Posted by Brigham and Women's Hospital February 6, 2013
As a pathologist at Brigham and Women’s Hospital (BWH), Dr. Kenneth Lee is the doctor patients don’t usually see. His job is to microscopically examine patients’ tissue samples and arrive at a diagnosis, based on his thorough examination and clinical experience. It is this attention to detail that has enabled him to succeed as a both a pathologist and a poet. He became interested in poetry 25 years ago and enjoyed it so much he eventually began writing as well as reading it.
About seven years ago, Dr. Lee, who has worked as a pathologist since 1977 and at BWH since 1994, shifted to a part-time schedule so he could devote more time to writing poetry. The decision paid off. In June 2012, he published Sweet Spot, a book of 52 poems. The title, suggested by his editor, comes from his poem about playing baseball as a boy: “Once one came in fat and I connected, met it in the sweet spot, sent it a mile.”
Dr. Lee’s poems are drawn from his life and experiences. His book is organized more or less chronologically, beginning with childhood memories and continuing through his career as an Air Force pilot and medical student. The poems also explore his experiences about being a pathologist, a husband, a father of five kids and a grandfather. The book closes with poems about life in general, aging, and facing the prospect of dying.
“Although the poems are drawn from my own experiences, I think they are accessible and applicable to most people’s lives. Several people have told me that they found the book hard to put down and ended up reading it through one sitting,” he says.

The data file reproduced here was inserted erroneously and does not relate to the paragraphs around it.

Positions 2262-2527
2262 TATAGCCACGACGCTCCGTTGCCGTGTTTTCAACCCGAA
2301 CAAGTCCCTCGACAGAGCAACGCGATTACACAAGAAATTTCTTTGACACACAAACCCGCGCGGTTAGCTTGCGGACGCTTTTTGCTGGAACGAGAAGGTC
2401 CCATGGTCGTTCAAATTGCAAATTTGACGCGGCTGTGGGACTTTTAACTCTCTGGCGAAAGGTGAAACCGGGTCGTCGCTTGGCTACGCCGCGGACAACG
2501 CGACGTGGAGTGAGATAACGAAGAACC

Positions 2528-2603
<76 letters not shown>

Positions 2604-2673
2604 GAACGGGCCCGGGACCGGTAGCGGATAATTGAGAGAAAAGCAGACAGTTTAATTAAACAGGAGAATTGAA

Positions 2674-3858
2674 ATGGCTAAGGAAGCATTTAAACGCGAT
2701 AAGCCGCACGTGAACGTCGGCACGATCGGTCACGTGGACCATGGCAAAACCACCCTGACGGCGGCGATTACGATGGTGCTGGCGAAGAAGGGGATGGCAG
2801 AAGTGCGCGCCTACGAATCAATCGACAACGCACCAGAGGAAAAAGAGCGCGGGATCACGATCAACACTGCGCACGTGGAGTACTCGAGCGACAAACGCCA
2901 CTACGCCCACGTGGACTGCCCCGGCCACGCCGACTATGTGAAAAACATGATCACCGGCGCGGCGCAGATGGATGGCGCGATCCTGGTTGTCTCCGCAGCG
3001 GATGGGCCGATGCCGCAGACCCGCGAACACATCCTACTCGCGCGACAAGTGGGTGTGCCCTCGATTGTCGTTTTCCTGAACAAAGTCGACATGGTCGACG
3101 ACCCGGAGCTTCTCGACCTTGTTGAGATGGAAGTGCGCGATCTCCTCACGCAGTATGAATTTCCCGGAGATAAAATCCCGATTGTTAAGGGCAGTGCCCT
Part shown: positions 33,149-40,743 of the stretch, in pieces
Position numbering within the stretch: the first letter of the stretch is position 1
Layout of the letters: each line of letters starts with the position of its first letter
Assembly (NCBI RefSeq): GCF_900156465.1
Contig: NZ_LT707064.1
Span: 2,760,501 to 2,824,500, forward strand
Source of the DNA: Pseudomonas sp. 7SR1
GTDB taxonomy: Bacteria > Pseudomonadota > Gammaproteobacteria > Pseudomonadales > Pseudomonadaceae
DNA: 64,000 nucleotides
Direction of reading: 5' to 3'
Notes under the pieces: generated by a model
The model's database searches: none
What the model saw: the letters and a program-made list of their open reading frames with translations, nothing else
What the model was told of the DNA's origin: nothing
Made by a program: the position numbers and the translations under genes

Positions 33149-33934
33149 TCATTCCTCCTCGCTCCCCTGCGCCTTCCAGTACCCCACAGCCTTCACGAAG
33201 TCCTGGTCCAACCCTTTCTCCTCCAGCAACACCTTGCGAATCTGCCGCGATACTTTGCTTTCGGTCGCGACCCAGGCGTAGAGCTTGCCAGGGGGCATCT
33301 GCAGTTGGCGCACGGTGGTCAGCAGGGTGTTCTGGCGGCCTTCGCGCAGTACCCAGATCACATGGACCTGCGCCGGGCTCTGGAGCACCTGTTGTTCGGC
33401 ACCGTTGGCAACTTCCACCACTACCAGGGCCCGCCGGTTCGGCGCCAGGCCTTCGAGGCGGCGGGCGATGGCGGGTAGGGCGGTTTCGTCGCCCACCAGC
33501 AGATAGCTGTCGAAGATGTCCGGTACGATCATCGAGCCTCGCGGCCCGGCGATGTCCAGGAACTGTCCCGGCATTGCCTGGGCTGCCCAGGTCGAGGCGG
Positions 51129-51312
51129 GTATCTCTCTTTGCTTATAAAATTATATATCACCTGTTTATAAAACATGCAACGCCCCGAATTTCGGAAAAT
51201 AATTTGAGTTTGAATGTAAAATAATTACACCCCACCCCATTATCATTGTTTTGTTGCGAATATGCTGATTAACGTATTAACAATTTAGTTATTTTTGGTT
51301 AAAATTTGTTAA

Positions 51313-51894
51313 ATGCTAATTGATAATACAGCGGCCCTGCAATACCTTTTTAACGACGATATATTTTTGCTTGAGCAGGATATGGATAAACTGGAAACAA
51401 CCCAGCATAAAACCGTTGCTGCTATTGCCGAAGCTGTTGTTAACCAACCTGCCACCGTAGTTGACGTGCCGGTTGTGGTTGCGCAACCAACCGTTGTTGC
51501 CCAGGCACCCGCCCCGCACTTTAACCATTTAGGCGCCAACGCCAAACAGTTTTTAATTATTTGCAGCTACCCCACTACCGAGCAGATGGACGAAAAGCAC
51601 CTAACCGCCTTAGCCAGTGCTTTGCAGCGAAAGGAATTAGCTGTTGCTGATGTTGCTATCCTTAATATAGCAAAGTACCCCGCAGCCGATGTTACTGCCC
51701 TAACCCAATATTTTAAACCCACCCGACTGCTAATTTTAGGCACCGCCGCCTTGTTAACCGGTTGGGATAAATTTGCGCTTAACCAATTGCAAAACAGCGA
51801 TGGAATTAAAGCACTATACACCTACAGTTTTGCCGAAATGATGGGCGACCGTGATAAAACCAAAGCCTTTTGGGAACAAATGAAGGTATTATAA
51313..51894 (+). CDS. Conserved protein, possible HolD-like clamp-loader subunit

But writing a good poem doesn’t come easily. “After you put thoughts on a page, there is the task of making them artistically pleasing and musical while maintaining interest in the images and ideas. Writing is the hardest thing I’ve ever done, harder than medical school or flying,” he says.
The poets Percy Bysshe Shelley, William Wordsworth, and John Keats ignited Dr. Lee’s initial interest in poetry. Later, he found inspiration in the work of T.S. Eliot, Rainer Rilke, Philip Larkin, Weldon Kees, and Louise Bogan.
We close today’s post with a sample of Dr. Lee’s poetry, hoping that his work will provide an inspirational spark for aspiring poets:
By Kenneth Lee
Because a butterfly in Bolivia fluttered its left wing,
I entered the revolving door a step behind you.
Because in Zanzibar a zebra stubbed its foot,
I dropped behind another step and caught my foot
As the spinning door brought forth its rearward wing
Jamming its momentum just as you
Attempted to emerge. Because I smiled at you
In a way you found disarming, you waiting at the escalator’s foot
To ask directions to the Monet wing.
Because I walked there with you,
Tonight the coast of France slides underneath our wing.
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